The problem with ‘talking about masculinity’

There was a debate on BBC Radio 4 this morning about the apparent 'crisis of masculinity. According to the guests, which included the writer Laurie Penny, men were being restricted by repressive social norms that said they must be "dominant" at the expense, presumably, of being more sensitive and caring.

There was a debate on BBC Radio 4 this morning about the apparent ‘crisis of masculinity’ in Britain. According to the guests, which included the writer Laurie Penny, men were being restricted by repressive social norms which dictated that they must appear “dominant” and “violent” at the expense, presumably, of being more sensitive and caring.

This was having a damaging effect on women and preventing men from truly being themselves, the guests concluded.

There has been quite a lot of this talk lately.

Labour MP Diane Abbott recently claimed that a shift in social attitudes and a rise in unemployment had left Britain facing a “crisis of masculinity”.

Speaking at London-based think-tank Demos, Ms Abbott said that British men had been left “isolated and misdirected”.

In some ways the above-mentioned women are on to something – I certainly believe Diane Abbott is, especially when she talks about families and absent fathers – but in other ways they are confusing equality with sameness.

I strongly support efforts to increase gender equality in the workplace and the home, as well as work to combat rape and clamp down on street harassment. I would consider myself a feminist in much the same way that I call myself a socialist – I have problems with certain strands of certain interpretations of the doctrine but I am on the same page, so to speak.

There are plenty of reasons why.

In the workforce the average gap in pay is virtually unchanging. For every £100 men take home, women on average take home around £85,” according to the Fawcett Society, a charity which campaigns for workplace gender equality.

Attitudes to rape and sexual harassment are also worryingly regressive.

A survey of more than 1,000 Londoners in 2010, carried out to mark the 10th anniversary of the Haven service for rape victims, found that more than half of those questioned said there were circumstances when a rape victim should accept some responsibility for an attack.

As we can see, in terms of equality there is still a long way to go on several fronts.

However some of the arguments put forward by feminists like Laurie Penny – that masculinity isn’t in any way a natural or inherent thing; that it is socially constructed by things like upbringing – I take issue with.

Of course in some ways masculinity is influence by the environment. There is undoubtedly pressure to conform to certain gender roles, and this is felt especially by women.

That said I do think it is extremely likely that there are general, statistical ways in which men and women (in general) differ from each other behaviorally that cannot be explained simply in terms of environmental influences. The alternative – that gender (and presumably masculinity and femininity) is a social construct – would mean concluding that it makes no difference to a person’s behavior which of two alternative cocktails of hormones the brain is exposed to in utero, during puberty, and in later life.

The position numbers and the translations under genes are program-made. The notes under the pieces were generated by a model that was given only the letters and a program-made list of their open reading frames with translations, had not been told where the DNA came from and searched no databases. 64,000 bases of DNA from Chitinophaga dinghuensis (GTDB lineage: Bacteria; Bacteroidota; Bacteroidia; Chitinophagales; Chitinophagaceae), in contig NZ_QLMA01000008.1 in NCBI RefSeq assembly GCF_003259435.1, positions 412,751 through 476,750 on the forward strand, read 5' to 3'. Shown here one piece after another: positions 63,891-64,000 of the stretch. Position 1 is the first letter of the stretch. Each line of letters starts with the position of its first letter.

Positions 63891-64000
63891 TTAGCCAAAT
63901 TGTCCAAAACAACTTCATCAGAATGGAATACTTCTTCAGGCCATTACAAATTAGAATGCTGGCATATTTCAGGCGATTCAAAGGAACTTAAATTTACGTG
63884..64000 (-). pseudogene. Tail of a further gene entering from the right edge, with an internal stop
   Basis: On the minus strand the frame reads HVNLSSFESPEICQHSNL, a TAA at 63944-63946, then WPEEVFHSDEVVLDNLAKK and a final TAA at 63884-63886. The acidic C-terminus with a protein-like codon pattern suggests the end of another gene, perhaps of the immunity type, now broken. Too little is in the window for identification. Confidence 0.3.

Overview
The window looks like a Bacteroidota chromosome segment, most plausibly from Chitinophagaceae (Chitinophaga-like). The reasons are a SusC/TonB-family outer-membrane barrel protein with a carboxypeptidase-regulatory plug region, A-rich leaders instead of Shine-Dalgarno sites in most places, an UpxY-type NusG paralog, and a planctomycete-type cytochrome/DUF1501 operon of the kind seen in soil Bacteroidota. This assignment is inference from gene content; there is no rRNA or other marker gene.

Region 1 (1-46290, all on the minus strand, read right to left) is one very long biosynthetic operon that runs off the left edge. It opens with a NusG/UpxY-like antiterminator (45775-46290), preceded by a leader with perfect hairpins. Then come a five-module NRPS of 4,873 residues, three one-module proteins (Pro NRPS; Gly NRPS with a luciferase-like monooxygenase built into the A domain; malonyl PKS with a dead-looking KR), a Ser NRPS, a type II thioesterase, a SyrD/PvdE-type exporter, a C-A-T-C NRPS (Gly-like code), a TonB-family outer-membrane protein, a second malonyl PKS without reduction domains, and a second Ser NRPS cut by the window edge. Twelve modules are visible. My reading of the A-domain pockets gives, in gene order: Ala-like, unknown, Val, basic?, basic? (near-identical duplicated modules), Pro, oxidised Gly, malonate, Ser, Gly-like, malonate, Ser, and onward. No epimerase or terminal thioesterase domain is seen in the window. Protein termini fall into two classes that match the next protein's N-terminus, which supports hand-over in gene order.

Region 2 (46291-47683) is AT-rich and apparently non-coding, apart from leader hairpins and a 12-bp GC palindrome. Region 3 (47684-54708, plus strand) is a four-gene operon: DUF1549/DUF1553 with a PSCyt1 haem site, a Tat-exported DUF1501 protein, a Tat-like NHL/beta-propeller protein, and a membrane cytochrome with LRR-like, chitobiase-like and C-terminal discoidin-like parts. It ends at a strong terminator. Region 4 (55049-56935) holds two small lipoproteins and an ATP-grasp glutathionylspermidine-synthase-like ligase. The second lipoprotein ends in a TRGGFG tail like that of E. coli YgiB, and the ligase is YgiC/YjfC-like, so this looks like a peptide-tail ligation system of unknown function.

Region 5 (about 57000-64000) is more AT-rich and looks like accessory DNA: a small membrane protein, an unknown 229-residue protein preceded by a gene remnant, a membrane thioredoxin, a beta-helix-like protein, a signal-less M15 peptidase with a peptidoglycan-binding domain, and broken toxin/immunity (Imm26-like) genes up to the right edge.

If that is what you are prepared to believe, then you will need to explain why natural selection bothered to produce two different sets of hormone cocktails in the first place.

To give another example, most of us (including most feminists) accept that homosexuality and heterosexuality are strongly influenced by biology. And with good reason. That’s where the evidence points (as well as humans, homosexual behaviour has been observed in over 1,500 species of animal). Many progressives also strongly object to the idea that homosexuality is a choice (justifiably, in my opinion).

There is similar evidence that some behavioral differences between men and women are biologically-influenced. In neither case do we fully understand the pathway between the gene and the corresponding behaviour (nor do we always know which gene we’re looking for), but the correlations are suggestive.

So why the double-standard?

As Ben Cobley has pointed out, there is a strong element of determinism in the arguments put forward by Penny and her contemporaries which are reminiscent of crude versions of Marxism:

“The use of false consciousness and the unconscious to explain why most women and men do not see themselves respectively as oppressed and oppressor has some especially troubling implications. For it necessitates judging people’s everyday non-harmful habits and choices as objectively ‘wrong’, while the person making the judgement is objectively ‘right’. This is a fundamentally authoritarian and elitist way of looking at people.”

Sure there are problems with social pressure and masculinity. There are pressures to live up to expectations in many areas of life, and ideally everyone should be free to take their own path and not feel constrained by unreasonable societal norms.

That’s very different, however, from asserting or implying that masculinity is itself ‘imposed’.

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